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The Complete Idiot's Guide to Private Investigating, 2nd Edition

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The Complete Idiot's Guide to Private Investigating

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The Complete Idiot's Guide to Private Investigating, 2nd Edition
Techniques the Pros Use to Crack the Case
By Steven Kerry Brown
Alpha Books - A Member of the Penguin Group (USA) Inc.: 2007
www.idiotsguides.com
ISBN: 978-1-59257-652-4

Reviewed by Angela Evans - Posted February 25, 2009

So you want to write a detective novel, or you need to add a character that is a private investigator or has PI skills to you're your next novel, how are you suppose to learn what a PI does, or how they conduct an investigation. Look no further than The Complete Idiot's Guide to Private Investigating, 2nd Edition for all the information you need to give your PI authentic credentials and your story a solid dose of realism.

Written by Steven Kerry Brown, a former FBI agent and founder of the Millennial Investigative Agency, this book will teach you all you need to know from how to track down a dead-beat dad to finding out if your cousin Ken is in Federal Prison. It also covers just about every angle of the PI business from accessing public records to going on a stakeout. Brown's writing is accurate, informative, and he provides numerous examples of real cases that show you how to use the techniques he teaches in this book.

The book is divided into five main sections covering:
  1. Private Investigation, Business or Fun?
    This section details the various types of private investigators that exist, how to become a licensed, professional PI, the tools of the trade, and more.

  2. Getting the Scoop
    This section covers skip tracing (both basic and advance techniques), how to access public records, the ins and outs of the courthouse, using and accessing various databases including the credit bureaus, and everything you need to know about phone numbers from how to obtain a nonpublished number to how to pinpoint the location of a pay phone from which a call was made.

  3. On-the-Job Training
    This section gets down to the meat and potatoes of PI investigation techniques, such as how to conduct an interview or interrogate a subject, conducting both stationary and mobile surveillance, how to conduct a neighborhood investigation, as well as some nifty tricks of the trade.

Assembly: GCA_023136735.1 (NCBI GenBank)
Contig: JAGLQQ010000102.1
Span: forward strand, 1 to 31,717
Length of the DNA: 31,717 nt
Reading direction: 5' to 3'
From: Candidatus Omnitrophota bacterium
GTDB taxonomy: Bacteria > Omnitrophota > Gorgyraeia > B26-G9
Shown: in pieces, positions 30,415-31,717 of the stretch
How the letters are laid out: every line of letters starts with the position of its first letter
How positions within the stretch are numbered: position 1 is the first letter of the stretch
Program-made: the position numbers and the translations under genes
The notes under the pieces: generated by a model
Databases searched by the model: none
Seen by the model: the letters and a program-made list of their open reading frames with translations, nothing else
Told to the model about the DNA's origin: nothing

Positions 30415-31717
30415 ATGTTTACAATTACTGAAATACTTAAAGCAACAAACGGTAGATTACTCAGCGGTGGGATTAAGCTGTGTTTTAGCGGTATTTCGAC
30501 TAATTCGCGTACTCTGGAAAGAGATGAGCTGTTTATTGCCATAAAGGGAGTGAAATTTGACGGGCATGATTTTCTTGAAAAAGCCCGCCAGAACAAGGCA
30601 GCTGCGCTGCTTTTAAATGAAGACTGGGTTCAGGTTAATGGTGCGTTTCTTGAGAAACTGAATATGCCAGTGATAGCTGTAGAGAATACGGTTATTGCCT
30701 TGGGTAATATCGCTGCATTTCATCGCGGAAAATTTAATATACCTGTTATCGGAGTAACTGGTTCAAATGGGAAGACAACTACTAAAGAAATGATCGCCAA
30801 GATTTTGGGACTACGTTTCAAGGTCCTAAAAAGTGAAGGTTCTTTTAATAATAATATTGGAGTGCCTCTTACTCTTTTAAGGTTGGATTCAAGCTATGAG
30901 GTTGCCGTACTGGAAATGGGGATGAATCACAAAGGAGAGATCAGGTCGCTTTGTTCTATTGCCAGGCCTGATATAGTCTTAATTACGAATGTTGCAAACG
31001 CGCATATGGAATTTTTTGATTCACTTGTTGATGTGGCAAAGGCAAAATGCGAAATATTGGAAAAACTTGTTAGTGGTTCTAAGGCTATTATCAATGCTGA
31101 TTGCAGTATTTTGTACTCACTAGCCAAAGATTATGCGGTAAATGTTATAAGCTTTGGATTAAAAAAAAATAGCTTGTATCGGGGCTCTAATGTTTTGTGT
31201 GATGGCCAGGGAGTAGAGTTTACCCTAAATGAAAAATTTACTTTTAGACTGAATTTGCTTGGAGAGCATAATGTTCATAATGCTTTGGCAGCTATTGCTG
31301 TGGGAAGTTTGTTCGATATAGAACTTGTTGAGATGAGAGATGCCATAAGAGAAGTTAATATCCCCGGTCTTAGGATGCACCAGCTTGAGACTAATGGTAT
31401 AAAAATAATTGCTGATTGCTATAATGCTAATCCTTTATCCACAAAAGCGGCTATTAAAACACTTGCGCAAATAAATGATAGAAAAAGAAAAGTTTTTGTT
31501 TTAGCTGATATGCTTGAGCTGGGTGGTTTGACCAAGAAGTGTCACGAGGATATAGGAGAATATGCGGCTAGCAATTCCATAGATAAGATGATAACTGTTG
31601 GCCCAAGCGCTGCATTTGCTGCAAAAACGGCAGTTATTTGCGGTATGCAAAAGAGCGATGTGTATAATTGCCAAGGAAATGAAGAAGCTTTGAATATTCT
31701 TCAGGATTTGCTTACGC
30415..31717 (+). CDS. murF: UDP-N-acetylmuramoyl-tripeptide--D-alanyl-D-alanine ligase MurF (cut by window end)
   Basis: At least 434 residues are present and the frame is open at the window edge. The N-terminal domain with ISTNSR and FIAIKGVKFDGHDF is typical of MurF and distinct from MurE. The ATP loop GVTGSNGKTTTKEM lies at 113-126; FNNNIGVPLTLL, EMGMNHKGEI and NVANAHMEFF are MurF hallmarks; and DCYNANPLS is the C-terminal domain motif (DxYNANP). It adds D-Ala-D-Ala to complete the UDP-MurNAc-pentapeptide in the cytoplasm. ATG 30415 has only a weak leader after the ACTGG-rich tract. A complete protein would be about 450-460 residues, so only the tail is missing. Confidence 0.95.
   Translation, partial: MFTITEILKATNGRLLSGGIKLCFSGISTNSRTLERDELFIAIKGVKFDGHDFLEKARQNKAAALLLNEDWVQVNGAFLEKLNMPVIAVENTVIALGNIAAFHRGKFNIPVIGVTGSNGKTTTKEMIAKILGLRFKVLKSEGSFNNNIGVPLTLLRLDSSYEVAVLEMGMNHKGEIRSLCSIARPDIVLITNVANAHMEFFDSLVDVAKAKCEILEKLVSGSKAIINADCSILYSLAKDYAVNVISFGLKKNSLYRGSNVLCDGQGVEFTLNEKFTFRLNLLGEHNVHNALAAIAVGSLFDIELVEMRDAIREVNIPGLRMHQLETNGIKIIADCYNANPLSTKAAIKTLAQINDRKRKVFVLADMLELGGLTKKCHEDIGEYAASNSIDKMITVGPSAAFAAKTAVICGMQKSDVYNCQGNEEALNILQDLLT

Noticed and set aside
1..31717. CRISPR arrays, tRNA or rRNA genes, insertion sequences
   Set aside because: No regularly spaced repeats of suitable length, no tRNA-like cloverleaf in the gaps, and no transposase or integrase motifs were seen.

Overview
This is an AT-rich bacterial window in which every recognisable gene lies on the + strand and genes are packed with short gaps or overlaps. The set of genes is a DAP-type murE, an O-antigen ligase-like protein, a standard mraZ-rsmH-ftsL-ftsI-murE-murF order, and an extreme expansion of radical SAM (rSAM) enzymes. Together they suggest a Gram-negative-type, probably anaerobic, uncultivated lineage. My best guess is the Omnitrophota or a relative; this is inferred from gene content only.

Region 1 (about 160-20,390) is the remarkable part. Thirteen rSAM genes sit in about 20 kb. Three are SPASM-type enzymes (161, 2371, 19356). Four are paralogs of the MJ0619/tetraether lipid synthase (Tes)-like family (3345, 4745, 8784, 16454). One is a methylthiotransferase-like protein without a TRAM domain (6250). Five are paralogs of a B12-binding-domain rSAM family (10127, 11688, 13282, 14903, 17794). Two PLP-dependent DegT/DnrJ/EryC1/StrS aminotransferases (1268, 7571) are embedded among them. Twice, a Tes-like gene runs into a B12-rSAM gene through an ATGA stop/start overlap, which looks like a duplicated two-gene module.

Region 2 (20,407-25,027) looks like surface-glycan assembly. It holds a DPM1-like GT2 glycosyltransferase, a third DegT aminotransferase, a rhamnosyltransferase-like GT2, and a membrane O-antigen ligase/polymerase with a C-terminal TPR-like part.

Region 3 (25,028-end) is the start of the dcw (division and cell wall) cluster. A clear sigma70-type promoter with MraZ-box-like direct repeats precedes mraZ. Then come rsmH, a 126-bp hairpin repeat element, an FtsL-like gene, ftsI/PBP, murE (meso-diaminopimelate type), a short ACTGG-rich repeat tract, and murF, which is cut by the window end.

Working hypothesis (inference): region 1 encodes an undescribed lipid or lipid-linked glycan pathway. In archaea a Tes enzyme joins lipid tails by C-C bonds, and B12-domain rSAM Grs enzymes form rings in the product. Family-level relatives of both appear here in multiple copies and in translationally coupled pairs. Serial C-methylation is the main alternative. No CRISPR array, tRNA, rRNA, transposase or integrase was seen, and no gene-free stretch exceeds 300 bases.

4. In the Field
    This section covers some of the more interesting aspects of PI work, from how to identify a cheating spouse and how to get the evidence to prove that they are cheating, the ins and outs of using surveillance devices within a private home and using electronic surveillance as an every day investigative tool, and how to catch a runaway teenager or a burglar.

  5. Advanced Techniques
    Building upon the techniques you have already learned, this final section provides even more detail on subjects such as background investigations, doing diligent searches in adoption and estate cases, digging through evidence, and what to do if you need to testify in court.

This is just the bare highlights of the wealth of information contained in this unbelievable book. Although it was written for current or wanna-be private investigators, as well as private individuals who need to track down a person or vital piece of information, writers of every ilk will find the information in this book to be invaluable. Not only does this book provide guidance on how your character should act and conduct their investigation, whether they are a private or amateur detective, but it also teaches you a plethora of techniques and insider information that you can use to seed your book or story with, so as to make it more realistic, and more interesting for your readers. I also discovered that the information in this book to be useful in another regard. I've been trying to do some background research on a book I'm working, and I needed to access some public records. I was getting nowhere on my own, but by using some of the techniques I learned in this book, I got the information I needed in about fifteen minutes, and for the cost of no more than two short long-distance phone calls. I was not expecting the book to be useful in this regard, and so was pleasantly surprised with this added benefit!

I highly recommend this book to both fiction and nonfiction writers, as a valuable reference book on all aspects of PI work and the ins and outs of Private Investigating. As well, if you happen to what to embark on a new career or are simply looking for a new revenue stream, after reading this book you might find that becoming a private investigator might just be the right choice for you!



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